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Taking risk can give you better return

Making the most out of future stock market investments involves capturing the "risk premium" offered by more volatile stocks. You should consider the mutual funds that invest in them.

The term "risk premium" describes the extra rate of return that the "invisible hand" of economic forces will offer to investors who can handle more sleepless nights as markets crater.

Someone investing entirely in small companies, for instance, can expect to earn 12 percent per year over 30 years as opposed to just 10 percent per year as the average long-term return for the S&P 500.

Smooth transition into new lifestyle

My recent Florida road trip had, as its primary purpose, the challenge of helping my parents move to assisted living from independent living.

More on that later, but I started the trip by attending a pension industry conference at the Breakers Hotel in Palm Beach Florida. Parked at the front of this palatial building was a brand new Rolls-Royce convertible which is priced, I found out, at $443,000. Flipping through a local real estate magazine, the houses for sale nearby ranged from $6 to $36 million. I wondered, who are these people?

Fidelity reluctantly offers 'open architecure'

Remember Jim Carrey in that movie, "Dumb and Dumber"? If you're in a 401(K) plan, there's a good chance that it's run by Fidelity -- a company that dominates the industry with 11 million participants.

Some former Fidelity marketing executives shared some inside knowledge with me that might make me feel like Jim Carrey if I happened to be in a Fidelity plan. I know that sounds harsh, but here's a little background:

Reading inflation between bond yields

That Bob Brinker. While some people think the sun rises and sets with his financial advice, I have to take him with a grain of salt. But then I don't know anyone who has consistently been correct on market forecasting.

For example, Brinker completely missed the latest crash. However, his radio show on more than 400 stations is popular with millions who tune in regularly, and his newsletter is full of good advice. If you don't want to tune in, you can read an interpretation of the show by subscribing to the online newsletter by David Korn.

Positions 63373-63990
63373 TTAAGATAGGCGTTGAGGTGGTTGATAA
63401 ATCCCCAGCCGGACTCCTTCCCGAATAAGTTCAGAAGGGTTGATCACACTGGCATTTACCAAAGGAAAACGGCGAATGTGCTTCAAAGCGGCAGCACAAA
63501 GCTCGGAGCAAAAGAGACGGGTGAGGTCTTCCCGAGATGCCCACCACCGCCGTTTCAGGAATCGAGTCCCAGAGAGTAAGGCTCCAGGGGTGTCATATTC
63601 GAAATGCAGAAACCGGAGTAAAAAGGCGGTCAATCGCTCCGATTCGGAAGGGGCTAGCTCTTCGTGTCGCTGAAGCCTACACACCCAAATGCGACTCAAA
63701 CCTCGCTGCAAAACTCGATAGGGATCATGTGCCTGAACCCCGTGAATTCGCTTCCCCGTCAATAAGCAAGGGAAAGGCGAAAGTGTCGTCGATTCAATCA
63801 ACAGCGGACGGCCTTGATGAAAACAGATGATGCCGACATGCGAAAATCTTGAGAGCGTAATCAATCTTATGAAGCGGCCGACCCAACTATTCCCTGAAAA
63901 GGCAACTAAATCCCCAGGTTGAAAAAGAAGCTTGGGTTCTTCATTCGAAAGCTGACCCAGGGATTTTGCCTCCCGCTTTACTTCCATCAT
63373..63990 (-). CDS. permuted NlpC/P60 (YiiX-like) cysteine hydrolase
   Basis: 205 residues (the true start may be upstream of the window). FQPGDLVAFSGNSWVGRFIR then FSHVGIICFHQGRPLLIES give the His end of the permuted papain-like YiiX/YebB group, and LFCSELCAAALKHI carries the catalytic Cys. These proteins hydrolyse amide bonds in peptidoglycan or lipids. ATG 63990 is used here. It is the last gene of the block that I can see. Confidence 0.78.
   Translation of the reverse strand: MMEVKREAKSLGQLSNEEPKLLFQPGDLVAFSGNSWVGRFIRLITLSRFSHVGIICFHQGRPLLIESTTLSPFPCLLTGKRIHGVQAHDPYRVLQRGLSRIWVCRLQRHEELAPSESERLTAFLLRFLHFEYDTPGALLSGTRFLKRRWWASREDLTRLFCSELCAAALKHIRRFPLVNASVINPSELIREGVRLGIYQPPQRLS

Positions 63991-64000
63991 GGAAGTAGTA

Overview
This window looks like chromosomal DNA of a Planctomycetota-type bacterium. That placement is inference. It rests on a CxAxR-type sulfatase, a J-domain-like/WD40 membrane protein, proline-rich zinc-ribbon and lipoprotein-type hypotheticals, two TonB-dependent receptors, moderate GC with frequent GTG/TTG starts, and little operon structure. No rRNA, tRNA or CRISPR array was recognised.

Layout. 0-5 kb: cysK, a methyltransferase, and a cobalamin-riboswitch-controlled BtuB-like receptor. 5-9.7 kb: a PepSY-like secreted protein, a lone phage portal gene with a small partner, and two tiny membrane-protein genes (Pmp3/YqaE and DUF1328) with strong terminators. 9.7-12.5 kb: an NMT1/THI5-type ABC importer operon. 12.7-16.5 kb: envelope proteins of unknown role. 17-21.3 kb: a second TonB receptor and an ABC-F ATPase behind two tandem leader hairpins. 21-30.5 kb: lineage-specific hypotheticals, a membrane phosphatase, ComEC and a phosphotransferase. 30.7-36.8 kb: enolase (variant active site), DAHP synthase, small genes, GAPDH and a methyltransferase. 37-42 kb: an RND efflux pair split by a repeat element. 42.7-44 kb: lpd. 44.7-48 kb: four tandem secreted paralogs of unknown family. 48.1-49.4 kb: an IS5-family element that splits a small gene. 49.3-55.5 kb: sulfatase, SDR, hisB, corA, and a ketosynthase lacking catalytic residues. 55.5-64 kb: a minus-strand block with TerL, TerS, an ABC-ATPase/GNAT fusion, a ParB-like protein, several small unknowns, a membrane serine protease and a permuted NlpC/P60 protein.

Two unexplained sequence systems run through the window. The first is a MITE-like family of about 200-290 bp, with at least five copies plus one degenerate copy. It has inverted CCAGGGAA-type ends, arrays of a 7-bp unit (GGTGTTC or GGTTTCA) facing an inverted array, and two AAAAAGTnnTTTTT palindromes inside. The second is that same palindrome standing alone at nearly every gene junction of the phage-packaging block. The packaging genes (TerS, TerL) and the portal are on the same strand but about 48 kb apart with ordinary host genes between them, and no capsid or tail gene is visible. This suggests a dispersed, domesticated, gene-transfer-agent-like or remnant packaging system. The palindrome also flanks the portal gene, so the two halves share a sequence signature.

Inside job throws light on Wall Street's dark corners

Every single registered voter in America should be duckwalked into a theater to see "Inside Job," the new documentary on what and who contributed to the collapse of our financial system.

It's one thing to have read articles and books outlining what people knew and when they knew it, but most of what we learned was piecemeal -- death by a thousand cuts. This movie packs it all into a two-hour blast, and the medium becomes the message. The story is compelling and easy to follow thanks to charts, graphs, visual tools and a narrative that reads like a novel.

Reason for optimism in stock markets

Walking through a packed mall, it's hard to believe that ATMs came within 24 hours of shutting down when the banking industry froze up. Or, that the fired manager of bond-trading who destroyed Merrill Lynch had $10,000 in cash taped to the inside of his desk. He obviously was prepared for a scene out of Cormac McCarthy's "The Road."

Critics of the federal bailout program TARP can't appreciate how ugly things might have been if we taxpayers hadn't stepped up to the plate.

Market linked CD not worth losing sleep

As former President Ronald Reagan used to say, "There you go again." This time it's the re-emergence of complicated investment products by the financial services industry to assuage the fears of the investing public.

A re-packaged idea gaining traction in the aftermath of the recent crash is the market-linked certificate of deposit. It guarantees a CD rate of about 1.5 percent, while it also promises to pay half of whatever the gain in the S&P 500 index turns out to be over the next five years -- if the latter is greater than the CD's rate.

Facebook is financial alchemy in action

An old "Far Side" carton by Gary Larson has pioneers cowering as Indians send flaming arrows into their circled wagons. "Can they DO that?" asks one of the hapless mule skinners to another.

I think about this today when hearing about Mark Zuckerberg, the 26-year-old-founder of Facebook, a social net-working site with more than 500 million registered users. Zuckerberg is suddenly worth roughly $7 billion, which makes him richer than Apple's Steve Jobs. "Can they DO that?"

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